Indigenous Cooking Favorite 

"a dinner cooked by six indigenous chefs, members of tribes from around North America, who are meeting together for the first time this week to launch a new indigenous activist group, called the I-Collective. Thursday’s dinner will be at Dimes, on Canal Street, and it will follow a dinner tonight for New York City’s local Native American community at the American Indian Community House, on Eldridge Street. On Friday, there will be an open-to-the-general-public tasting of Native food, cooked by I-Collective chefs at the prep kitchens of The Pixie and the Scout, on Bergen Street, in Crown Heights, Brooklyn.

“What we’re doing is rewriting history,” says M. Karlos Baca, one of the I-Collective organizers.The reason to rewrite history is that the story of Thanksgiving that we celebrate as a nation that pardons turkeys is on the one hand not true. The Pilgrims, just for instance, weren’t so much interested in religious freedom as setting up their own place away from anybody else’s religion. On the other hand, the story of America’s National Food Feast Day has served to vigorously whitewash the fact that Native people were systematically killed, that their land was taken away (treaty or no), that the settler colonists were working hard (and continue) to strip indigenous people of their culture—i.e., genocide. Meanwhile, Native people are not only not gone, despite what we tell our elementary school students, but thriving, and the kind of food activism that the I-Collective is starting up this week on Lenni-Lenape land is precisely what has been nurturing the tribal resilience that we see, for example, at places like Standing Rock.

Events like this Thursday’s pop-up dinner are meant to be a kind of intercultural experience, just by virtue of bodies at the table. “Just as some people have never met a New Yorker before, you can be sure there are New Yorkers who have met a Native person,” says Neftalí Durán. Durán is a chef and food educator who leads the Nuestra Comida Project at Nuestras Raices, in western Massachusetts, an organization that works to promote healthy environments and a more equitable food system in New England through education and food policy change. Durán lives in Holyoke, Massachusetts, but was born in Oaxaca, Mexico, and today practices Oaxacan culinary traditions. (He was the National Museum of the American Indian’s Native American Chef of the Year in 2014 and in 2015.)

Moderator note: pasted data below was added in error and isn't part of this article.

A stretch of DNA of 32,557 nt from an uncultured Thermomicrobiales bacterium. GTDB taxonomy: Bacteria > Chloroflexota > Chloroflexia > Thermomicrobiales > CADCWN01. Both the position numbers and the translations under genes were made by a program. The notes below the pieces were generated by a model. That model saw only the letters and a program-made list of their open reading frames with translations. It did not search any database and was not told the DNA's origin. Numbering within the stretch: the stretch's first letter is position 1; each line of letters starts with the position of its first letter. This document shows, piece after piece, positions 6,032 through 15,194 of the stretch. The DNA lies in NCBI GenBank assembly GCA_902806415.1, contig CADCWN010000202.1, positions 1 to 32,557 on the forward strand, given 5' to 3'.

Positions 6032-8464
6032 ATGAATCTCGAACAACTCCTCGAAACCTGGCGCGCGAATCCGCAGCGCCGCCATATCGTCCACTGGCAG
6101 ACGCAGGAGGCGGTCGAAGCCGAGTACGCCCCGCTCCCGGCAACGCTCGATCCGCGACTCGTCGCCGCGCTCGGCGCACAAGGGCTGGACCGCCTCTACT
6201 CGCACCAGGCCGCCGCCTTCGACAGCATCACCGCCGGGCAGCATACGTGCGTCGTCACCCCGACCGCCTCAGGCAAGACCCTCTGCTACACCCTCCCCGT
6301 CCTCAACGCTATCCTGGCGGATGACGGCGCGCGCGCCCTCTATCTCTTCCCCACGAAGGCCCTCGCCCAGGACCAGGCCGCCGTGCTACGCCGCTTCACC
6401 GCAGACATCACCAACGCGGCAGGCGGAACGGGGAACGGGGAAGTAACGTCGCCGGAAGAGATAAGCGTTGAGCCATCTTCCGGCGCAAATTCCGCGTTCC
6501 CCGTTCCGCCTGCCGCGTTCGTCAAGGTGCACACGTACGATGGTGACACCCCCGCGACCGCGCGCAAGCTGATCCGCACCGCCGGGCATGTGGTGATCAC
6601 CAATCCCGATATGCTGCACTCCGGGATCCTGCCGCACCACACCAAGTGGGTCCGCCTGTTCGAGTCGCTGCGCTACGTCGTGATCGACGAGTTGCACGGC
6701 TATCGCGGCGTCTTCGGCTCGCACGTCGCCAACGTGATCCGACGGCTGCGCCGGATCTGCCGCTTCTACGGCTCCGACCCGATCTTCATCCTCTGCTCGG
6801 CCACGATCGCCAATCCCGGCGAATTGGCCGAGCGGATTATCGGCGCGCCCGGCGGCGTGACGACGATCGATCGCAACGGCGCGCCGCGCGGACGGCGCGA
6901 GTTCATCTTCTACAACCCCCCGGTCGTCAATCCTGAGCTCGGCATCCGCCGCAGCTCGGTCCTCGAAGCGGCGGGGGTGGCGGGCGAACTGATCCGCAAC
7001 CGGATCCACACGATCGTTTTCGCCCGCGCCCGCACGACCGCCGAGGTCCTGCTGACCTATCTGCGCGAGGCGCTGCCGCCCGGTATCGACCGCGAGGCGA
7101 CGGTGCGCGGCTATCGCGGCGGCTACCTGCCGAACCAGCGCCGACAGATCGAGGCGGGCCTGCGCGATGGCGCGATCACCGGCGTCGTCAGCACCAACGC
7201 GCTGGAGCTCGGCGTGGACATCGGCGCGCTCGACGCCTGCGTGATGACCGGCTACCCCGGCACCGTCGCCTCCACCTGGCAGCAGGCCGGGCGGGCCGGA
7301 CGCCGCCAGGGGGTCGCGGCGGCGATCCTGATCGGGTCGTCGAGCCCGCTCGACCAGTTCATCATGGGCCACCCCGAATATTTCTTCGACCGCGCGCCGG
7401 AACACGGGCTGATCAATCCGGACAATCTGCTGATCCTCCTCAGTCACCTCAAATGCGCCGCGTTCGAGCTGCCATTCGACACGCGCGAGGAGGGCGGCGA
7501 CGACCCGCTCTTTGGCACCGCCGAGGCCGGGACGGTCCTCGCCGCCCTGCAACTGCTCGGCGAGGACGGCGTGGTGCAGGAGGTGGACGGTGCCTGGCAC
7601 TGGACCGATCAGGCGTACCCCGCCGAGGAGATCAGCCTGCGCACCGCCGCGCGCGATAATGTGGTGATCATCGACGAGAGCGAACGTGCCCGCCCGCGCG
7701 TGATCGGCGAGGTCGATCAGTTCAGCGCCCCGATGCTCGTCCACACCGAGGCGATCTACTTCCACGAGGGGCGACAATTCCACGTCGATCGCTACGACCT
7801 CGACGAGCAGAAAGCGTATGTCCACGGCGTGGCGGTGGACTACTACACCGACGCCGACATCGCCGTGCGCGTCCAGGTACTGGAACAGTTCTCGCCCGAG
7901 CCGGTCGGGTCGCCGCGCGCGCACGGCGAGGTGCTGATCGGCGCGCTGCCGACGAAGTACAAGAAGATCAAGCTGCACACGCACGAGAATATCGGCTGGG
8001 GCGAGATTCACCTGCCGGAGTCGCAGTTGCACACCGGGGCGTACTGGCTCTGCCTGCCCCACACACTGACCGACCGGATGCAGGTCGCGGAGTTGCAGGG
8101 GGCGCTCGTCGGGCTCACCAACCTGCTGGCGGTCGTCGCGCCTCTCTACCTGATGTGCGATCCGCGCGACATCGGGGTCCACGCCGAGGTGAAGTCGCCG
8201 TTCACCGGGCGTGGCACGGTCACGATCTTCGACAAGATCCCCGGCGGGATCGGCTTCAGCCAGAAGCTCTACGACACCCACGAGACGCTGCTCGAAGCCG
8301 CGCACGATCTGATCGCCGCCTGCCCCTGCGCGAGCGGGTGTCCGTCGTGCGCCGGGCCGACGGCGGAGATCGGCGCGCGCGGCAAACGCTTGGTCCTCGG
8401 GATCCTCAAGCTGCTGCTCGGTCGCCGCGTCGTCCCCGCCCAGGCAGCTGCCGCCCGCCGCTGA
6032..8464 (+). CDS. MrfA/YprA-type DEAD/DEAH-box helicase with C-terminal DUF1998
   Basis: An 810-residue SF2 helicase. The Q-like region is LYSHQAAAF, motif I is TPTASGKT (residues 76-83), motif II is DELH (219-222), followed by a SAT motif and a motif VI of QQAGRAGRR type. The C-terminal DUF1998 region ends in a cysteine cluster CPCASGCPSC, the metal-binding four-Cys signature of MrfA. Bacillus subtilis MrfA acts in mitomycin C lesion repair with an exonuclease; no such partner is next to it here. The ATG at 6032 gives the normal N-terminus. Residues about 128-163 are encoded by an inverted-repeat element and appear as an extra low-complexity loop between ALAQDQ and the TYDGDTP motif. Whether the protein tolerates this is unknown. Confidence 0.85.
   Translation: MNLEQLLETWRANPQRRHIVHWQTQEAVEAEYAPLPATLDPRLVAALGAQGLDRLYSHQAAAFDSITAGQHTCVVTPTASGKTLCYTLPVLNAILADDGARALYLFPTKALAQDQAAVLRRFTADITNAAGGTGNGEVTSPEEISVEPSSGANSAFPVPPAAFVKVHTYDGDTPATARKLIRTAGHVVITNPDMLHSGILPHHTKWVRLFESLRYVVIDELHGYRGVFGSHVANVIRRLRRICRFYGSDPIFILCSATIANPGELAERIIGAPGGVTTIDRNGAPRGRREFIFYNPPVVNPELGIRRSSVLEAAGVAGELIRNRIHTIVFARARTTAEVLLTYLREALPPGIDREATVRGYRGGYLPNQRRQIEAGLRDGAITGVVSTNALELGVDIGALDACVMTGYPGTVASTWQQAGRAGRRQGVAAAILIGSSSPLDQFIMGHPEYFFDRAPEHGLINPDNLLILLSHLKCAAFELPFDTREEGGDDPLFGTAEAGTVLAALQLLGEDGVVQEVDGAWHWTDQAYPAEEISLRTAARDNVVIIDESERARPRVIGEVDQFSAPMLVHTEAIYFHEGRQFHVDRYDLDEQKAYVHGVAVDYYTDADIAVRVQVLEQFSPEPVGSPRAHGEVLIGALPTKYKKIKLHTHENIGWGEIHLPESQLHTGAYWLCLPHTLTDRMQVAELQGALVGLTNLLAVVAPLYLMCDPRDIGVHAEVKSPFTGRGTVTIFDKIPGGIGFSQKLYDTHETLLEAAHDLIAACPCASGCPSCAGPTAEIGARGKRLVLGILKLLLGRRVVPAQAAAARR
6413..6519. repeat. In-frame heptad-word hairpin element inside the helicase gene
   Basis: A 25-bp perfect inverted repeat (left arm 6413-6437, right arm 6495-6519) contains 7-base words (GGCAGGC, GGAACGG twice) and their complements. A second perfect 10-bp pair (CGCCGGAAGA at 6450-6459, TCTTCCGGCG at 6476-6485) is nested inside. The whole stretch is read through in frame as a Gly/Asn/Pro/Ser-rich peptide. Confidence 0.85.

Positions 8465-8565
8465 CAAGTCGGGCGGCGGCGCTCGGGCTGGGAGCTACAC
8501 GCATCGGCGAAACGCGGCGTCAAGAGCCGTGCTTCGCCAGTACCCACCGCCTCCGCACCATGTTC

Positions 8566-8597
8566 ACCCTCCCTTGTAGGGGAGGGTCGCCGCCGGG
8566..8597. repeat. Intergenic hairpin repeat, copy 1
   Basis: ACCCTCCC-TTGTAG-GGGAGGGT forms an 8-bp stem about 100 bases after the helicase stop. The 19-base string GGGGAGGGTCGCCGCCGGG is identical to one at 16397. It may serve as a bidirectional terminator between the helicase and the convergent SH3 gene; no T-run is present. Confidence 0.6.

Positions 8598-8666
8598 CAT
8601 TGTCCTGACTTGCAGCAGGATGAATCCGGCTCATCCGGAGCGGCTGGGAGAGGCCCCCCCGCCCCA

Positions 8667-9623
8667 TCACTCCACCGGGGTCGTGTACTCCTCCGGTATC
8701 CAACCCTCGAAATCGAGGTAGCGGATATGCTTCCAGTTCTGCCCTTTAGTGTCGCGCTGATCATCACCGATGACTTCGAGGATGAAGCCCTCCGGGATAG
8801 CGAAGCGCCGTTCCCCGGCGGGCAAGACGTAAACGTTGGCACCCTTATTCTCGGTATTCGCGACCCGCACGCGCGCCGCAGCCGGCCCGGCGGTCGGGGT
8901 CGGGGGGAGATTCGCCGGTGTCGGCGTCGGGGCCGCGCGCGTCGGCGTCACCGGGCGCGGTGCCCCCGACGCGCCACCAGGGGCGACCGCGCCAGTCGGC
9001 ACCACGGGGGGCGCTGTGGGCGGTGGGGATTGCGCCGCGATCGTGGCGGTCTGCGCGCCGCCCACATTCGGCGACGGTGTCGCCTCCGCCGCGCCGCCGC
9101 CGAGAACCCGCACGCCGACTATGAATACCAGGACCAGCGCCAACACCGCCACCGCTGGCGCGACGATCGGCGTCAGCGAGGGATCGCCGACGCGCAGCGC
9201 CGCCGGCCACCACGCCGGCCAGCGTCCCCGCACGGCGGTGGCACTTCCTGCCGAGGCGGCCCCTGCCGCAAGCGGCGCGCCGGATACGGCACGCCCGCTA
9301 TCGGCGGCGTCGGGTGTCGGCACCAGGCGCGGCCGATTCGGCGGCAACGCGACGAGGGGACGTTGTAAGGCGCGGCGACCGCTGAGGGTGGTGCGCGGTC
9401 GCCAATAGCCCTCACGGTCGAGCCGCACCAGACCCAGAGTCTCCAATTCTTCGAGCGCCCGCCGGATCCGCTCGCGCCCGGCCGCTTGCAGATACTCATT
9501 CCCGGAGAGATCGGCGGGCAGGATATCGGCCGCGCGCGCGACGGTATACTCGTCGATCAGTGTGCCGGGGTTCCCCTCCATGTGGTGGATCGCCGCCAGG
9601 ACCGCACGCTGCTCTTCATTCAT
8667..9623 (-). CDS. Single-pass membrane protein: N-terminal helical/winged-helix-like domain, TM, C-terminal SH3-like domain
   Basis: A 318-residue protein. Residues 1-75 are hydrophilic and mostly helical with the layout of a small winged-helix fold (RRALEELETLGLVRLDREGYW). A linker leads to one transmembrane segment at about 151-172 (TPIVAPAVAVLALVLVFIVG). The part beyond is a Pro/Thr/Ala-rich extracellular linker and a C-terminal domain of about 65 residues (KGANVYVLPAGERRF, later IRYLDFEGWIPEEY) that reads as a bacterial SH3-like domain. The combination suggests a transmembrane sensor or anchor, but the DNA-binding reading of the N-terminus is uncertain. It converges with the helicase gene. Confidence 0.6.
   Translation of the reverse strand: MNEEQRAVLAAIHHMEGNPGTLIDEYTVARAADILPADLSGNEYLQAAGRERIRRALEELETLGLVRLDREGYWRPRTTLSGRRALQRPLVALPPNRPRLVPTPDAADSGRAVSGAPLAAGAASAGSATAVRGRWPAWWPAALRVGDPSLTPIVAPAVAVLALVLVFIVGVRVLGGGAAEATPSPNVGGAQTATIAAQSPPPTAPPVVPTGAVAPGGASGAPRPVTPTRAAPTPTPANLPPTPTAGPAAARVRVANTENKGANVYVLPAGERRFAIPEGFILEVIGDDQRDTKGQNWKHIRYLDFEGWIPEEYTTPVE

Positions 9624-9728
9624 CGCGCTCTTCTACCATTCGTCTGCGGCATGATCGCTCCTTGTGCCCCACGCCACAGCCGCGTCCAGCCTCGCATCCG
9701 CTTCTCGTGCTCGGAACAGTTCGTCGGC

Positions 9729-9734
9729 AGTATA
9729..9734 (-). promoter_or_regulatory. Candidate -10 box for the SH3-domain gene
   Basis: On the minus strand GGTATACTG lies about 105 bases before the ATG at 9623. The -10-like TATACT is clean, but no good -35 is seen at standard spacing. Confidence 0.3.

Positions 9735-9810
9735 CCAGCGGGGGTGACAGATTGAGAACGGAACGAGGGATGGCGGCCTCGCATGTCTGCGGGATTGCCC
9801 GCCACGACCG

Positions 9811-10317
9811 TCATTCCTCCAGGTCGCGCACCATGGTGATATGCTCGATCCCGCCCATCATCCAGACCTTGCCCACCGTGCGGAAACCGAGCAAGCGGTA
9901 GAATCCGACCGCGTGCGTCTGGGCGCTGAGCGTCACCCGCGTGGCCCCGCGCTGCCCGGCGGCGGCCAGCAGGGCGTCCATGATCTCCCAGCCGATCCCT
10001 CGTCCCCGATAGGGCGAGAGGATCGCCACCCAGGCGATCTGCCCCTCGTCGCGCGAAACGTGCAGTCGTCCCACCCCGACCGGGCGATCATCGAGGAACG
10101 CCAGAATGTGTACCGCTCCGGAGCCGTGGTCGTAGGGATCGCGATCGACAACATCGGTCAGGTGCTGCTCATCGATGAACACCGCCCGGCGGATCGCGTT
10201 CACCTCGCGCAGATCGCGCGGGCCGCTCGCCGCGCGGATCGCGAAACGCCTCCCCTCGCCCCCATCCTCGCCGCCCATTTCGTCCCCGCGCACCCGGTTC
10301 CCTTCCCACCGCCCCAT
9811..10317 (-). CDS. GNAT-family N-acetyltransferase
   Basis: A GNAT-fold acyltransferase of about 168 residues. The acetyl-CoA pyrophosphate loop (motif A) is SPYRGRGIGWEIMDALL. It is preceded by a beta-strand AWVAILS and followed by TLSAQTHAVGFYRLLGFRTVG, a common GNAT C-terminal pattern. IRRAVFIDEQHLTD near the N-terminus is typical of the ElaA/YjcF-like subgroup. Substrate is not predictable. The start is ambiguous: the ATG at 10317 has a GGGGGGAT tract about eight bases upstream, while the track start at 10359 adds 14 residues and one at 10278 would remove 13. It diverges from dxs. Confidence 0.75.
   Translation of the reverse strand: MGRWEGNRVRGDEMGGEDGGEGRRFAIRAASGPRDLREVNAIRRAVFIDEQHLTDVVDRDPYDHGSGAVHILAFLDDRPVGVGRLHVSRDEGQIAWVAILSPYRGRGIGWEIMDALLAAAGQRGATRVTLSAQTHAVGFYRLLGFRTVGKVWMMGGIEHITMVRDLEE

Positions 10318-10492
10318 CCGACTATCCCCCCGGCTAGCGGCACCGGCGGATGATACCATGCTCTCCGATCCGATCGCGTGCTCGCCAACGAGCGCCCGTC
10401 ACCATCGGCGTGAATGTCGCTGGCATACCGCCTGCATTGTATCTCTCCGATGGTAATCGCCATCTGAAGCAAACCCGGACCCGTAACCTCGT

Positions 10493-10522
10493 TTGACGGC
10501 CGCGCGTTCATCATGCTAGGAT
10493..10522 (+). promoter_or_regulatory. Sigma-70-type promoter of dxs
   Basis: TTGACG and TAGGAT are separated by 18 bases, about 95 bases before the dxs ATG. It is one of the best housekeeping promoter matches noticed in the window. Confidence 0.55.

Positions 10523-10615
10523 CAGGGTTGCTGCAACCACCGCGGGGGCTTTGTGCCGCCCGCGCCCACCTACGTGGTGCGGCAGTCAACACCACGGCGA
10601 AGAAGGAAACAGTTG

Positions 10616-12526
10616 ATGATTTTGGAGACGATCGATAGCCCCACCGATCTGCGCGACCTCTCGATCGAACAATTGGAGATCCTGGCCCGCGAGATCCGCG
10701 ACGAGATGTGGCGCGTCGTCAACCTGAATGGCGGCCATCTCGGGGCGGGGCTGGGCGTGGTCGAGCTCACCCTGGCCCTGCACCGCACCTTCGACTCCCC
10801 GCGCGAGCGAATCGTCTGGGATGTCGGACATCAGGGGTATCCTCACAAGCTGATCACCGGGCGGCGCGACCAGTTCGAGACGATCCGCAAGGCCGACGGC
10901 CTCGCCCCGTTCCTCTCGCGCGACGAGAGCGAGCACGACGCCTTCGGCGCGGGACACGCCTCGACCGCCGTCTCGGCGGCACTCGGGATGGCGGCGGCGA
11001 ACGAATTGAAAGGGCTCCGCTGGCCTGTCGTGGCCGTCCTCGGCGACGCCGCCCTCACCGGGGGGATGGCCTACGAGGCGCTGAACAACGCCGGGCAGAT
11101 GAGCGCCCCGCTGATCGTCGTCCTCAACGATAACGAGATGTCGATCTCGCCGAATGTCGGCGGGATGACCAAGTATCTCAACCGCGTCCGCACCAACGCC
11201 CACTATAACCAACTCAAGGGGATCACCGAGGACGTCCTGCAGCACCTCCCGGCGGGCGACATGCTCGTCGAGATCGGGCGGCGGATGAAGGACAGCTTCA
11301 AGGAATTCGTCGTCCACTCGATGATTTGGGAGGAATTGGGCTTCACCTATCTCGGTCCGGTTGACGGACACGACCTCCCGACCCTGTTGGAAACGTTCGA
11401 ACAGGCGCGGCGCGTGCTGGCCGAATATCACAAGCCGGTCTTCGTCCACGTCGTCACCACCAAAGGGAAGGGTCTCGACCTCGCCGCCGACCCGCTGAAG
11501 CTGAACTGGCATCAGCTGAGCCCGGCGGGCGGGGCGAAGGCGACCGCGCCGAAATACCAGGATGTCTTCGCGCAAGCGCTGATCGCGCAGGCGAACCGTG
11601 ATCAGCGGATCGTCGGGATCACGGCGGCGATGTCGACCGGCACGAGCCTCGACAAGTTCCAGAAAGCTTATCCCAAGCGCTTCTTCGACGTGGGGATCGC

On Tuesday night, members of the I-Collective were gathering for the first time, in the prep kitchens of The Pixie and the Scout. Brian Yazzie, aka Yazzie the Chef, who is Navajo from Dennehotso, Arizona, on the Navajo Nation, was just coming into town. He lives in St. Paul, Minnesota, and is the chef de cuisine at The Sioux Chef, one of the best-known indigenous kitchens in the country. (On his own, he caters, making meals free of colonial ingredients.) Other chefs include Hillel Echo-Hawk (Pawnee and Athabaskan), who is from Alaska where she was raised by the matriarchal chief and subsistence rights activist Katie John, and Brit Reed (Choctaw), who is the Seattle-based founder of Food Sovereignty Is Tribal Sovereignty, a Native-based activist group working in the Indigenous Food Revitalization Movement in the U.S. and Europe.